Yesterday Senator O'Higgins spoke to us of the extravagance of the present Government. I was a member of Dáil Éireann for quite a number of years and one of the stock phrases of the Opposition of that period was the “squandermania extravagance of Fianna Fáil”. There was a much greater squandermania and extravagance by the inter-Party Government during its three years of office than there was during the whole 15 years of the  Fianna Fáil régime. For instance, in the three and a half years of the inter-Party Government there was raised by loan something in the region of £90,000,000 for which the people must pay and are, in fact, paying at the present time, but in the 15 years of the Fianna Fáil régime they raised a similar sum. It would seem to me that the raising and spending of money to the extent that the inter-Party Government did during their short period of office was extravagance and it would also seem to me that when Senator O'Higgins said we were shouting from the hill-tops that the country was on the verge of bankruptcy, it was likely that it would have been if we had continued to raise and spend money at that rate. We might, of course, have been able to spend in that way for a limited length of time, but we all know what would happen if we had continued to do that. Luckily, I think, for this country, the term of the inter-Party Government ended as quickly as it did, because it would seem that if the nation was to continue raising money to that extent and to spend it with so little advantage to the country we would have been bankrupt.
We were told that the Minister for Industry and Commerce, Mr. Lemass, stated in 1948 that there was need for austerity and great point was made of that statement. Anybody who has any knowledge of the position of the country in that year will know that at that time there was no reason for austerity. If the same wise system of government as was carried out in the 15 years of Fianna Fáil had been continued over the three or four years of the inter-Party Government, it is probable that there would be no need even to-day for any austerity. I wonder why people, including Senators, will try to make a point of speeches such as that made by the Minister for Industry and Commerce in 1948 without taking into consideration the circumstances of the time.
At the change of Government Mr. Lemass pointed out that Fianna Fáil was handing over a country which was sound, and the hope was that, when it was handed back, it would be in an equally sound position. I doubt if the  country was in the same sound condition in 1951 when it was handed back to the present Government.
Senator O'Higgins was the first person, I think, in this debate to raise the bitter note. He spoke in a way which could not, by any stretch of imagination, be said to be constructive. We had speeches from Senator Douglas, from Senator O'Brien and from three or four others, and all of them, it would seem to me, argued the case without involving themselves in any bitterness, but Senator O'Higgins seemed to have no purpose in his speech other than arousing ill-feeling on this side of the House. He even went to the extent of saying that the speeches and actions of our Ministers since they became the Government were giving pleasure to Basil Brooke, were causing difficulties for anti-Partition, and providing amusement for Unionist circles in the North of Ireland. How he arrived at that conclusion I cannot imagine, but if the people in the North have any source of amusement in the present situation it must be when Senator O'Higgins and people of his views talk in that way, because all of us who are old enough to remember can point to him and those for whom he speaks as the very people who inflicted on this country Partition as it is at the present time—that is my opinion, at any rate. I have a distinct recollection of the old phrase of 1926: “A damn good bargain”. It is certainly amusing that Senator O'Higgins should now accuse us of being the people who provide the Government of Northern Ireland with amusement.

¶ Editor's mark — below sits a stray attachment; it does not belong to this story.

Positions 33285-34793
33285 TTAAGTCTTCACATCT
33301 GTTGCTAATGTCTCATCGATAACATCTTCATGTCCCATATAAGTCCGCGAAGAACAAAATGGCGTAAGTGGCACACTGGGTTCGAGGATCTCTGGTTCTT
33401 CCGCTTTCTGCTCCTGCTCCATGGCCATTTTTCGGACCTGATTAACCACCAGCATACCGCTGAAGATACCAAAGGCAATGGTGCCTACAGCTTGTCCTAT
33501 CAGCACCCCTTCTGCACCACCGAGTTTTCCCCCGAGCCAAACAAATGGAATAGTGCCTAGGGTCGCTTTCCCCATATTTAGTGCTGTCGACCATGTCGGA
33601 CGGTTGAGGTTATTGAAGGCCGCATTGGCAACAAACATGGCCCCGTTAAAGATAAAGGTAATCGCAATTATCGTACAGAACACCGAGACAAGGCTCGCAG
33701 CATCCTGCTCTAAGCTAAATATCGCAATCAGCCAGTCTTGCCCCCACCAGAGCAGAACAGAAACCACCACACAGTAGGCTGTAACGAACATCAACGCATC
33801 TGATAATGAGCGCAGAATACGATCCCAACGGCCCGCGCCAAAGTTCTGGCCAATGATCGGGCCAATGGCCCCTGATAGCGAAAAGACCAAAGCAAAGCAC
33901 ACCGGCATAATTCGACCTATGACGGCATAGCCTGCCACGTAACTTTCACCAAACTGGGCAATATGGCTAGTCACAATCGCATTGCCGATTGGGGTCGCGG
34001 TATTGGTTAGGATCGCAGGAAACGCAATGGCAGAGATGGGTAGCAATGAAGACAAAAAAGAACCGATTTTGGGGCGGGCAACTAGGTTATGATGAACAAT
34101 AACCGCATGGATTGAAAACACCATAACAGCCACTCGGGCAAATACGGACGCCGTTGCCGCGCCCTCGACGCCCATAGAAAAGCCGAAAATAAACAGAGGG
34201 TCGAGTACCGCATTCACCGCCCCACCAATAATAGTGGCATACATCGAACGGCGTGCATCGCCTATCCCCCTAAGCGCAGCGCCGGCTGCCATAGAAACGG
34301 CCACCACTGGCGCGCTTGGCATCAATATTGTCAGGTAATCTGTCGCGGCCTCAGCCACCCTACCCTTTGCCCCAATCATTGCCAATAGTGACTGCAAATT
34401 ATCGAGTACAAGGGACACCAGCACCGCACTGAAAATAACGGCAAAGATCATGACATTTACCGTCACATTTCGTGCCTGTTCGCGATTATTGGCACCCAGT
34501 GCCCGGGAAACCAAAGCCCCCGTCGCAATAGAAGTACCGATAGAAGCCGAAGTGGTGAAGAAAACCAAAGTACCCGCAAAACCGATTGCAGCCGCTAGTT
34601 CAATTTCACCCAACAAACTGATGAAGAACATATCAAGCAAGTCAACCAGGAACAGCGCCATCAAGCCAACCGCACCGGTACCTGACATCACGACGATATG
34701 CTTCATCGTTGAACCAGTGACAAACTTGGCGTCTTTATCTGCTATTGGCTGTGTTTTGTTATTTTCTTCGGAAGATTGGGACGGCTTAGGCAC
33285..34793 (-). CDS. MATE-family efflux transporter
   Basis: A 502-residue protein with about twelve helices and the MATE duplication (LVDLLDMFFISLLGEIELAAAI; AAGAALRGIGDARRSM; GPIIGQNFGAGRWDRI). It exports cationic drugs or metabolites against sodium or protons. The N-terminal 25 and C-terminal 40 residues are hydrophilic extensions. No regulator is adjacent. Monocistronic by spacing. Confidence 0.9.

Then Senator O'Higgins and Senator O'Reilly tell us that Fianna Fáil is not the Government by the will of the people, but a Government by accident. I know that a couple of Senators replied to that statement, but I would like to add a few words. To my mind the reason why the several Independents who voted for Deputy de Valera as Taoiseach were elected was their opposition to the inter-Party Government, and there can be no doubt in the mind of any reasonable man that that is so. Deputy Cogan opposed the inter-Party Government in that election, and so did Deputies Browne,  Cowan, ffrench-O'Carroll and Flynn. They left their constituents in no doubt as to their attitude in the event of a vote in Dáil Éireann for the post of Taoiseach. I think also that during that election campaign the inter-Party group left the electorate in no doubt either about their views on these particular Deputies. Why, therefore, Senators O'Reilly and O'Higgins should now claim at this late hour that the Fianna Fáil Government are a Government by accident or not by the will of the people I cannot make out. I think it about time that that type of argument should be forgotten.
Mr. Loughman: That is all I wish to say on that subject. I was interested yesterday in a statement of Senator O'Brien's regarding income-tax. The reason I raise it is that I was not quite clear as to what he meant. He said that one person in 16 pay income-tax in this country, and that 15 out of 16 get away with it. If he intended to convey to us the idea that one person in 16 of the population of the country pay income-tax I think he was starting on very wrong grounds, because naturally income-tax is collected from the people who earn income from one source or another, and certainly half the people of the country are not liable for income-tax. Maybe if he gave us a comparison with some other country similar to this one we might be able to arrive at a fair conclusion. For instance, if he gave us a comparison with Scotland without Glasgow we might see what he meant, but the statement as he made it does not convey any meaning whatever to me.